Armenia, Azerbaijan should make concessions on territory - OSCE chief
17:3417/07/2009 BAKU, July 17 (RIA Novosti) - The OSCE secretary general said on Friday that Armenia and Azerbaijan should make concessions based on the principles set out by the Minsk Group to settle the Nagorny Karabakh conflict.
The co-chairs of the Minsk Group, the United States, Russia and France, which are mediating the territorial dispute between Baku and Yerevan, said during the G8 meeting in L'Aquila earlier this month they would submit a revised set of proposals on the disputed region of Nagorny Karabakh to Armenia and Azerbaijan.
"The principles declared in L'Aquila by leaders of the states co-chairing the OSCE's Minsk Group should be acceptable to both parties in the conflict, and they should move towards rapprochement on the basis of these principles," Marc Perrin de Brichambaut said at a news conference in Baku.
"I believe today's Moscow meeting between the Azerbaijani and Armenian presidents, Ilham Aliyev and Serzh Sargsyan, is an important step," he added.
The presidents were to hold bilateral talks in Moscow on Friday before trilateral discussions including Russian President Dmitry Medvedev on Saturday.
Nagorny Karabakh, a region in Azerbaijan with a largely Armenian population, has been a source of conflict between the former Soviet republics since the late 1980s. The province has its own government and is de facto independent.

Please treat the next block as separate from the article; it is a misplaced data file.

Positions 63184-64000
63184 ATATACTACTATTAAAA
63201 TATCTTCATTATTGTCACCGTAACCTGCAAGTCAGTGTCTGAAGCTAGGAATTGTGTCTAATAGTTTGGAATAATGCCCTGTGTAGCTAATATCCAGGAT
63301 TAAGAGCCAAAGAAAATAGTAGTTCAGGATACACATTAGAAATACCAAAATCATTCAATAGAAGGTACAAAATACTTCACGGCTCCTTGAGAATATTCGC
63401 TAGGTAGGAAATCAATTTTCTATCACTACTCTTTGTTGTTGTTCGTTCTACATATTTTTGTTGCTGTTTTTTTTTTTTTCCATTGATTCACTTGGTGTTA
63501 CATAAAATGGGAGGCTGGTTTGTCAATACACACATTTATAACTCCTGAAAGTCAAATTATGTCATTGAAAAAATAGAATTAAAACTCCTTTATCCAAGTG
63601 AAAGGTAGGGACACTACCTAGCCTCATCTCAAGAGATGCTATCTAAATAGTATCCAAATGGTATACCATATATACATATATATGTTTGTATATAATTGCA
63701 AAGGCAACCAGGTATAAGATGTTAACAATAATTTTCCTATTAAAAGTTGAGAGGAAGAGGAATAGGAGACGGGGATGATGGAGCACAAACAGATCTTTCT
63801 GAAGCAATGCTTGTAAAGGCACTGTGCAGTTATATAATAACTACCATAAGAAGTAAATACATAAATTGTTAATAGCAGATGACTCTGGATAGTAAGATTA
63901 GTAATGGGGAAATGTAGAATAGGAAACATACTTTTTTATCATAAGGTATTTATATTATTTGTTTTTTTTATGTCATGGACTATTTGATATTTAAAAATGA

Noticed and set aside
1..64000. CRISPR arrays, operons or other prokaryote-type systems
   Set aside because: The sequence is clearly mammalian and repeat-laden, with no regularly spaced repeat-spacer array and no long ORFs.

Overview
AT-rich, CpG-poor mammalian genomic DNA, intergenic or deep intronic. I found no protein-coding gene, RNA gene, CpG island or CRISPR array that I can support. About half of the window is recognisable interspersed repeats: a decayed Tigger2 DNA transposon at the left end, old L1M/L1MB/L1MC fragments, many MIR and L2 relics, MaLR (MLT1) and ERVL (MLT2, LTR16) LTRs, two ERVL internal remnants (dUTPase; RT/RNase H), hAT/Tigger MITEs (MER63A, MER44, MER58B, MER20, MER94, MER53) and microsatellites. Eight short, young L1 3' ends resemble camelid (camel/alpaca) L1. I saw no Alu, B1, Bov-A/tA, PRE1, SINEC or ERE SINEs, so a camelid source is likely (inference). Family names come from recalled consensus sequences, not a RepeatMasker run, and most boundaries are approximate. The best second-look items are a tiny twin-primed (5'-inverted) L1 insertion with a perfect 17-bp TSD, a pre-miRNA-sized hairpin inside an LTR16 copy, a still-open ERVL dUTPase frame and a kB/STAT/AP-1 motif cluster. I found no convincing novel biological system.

According to the Minsk Group, Azerbaijan and Armenia must come to an agreement on the disputed territory of Nagorny Karabakh on the basis of the Madrid 2007 agreement.
The group also unveiled new principles for settling the dispute, including defining Nargorny Karabakh's status in regard to freedom of movement with Armenia, as well as road and rail links between the two. The group also said that security in the area be guaranteed and troops should be withdrawn.
A war between Azerbaijan and Armenia over the mountainous enclave in 1988-1994 left an estimated 35,000 people dead. Sporadic violence on the border has continued ever since.
Azerbaijani President Ilham Aliyev and Armenian President Serzh Sargsyan met in Prague last month to discuss the conflict, on the sidelines of the EU's Eastern Partnership summit, and said some progress had been reached.
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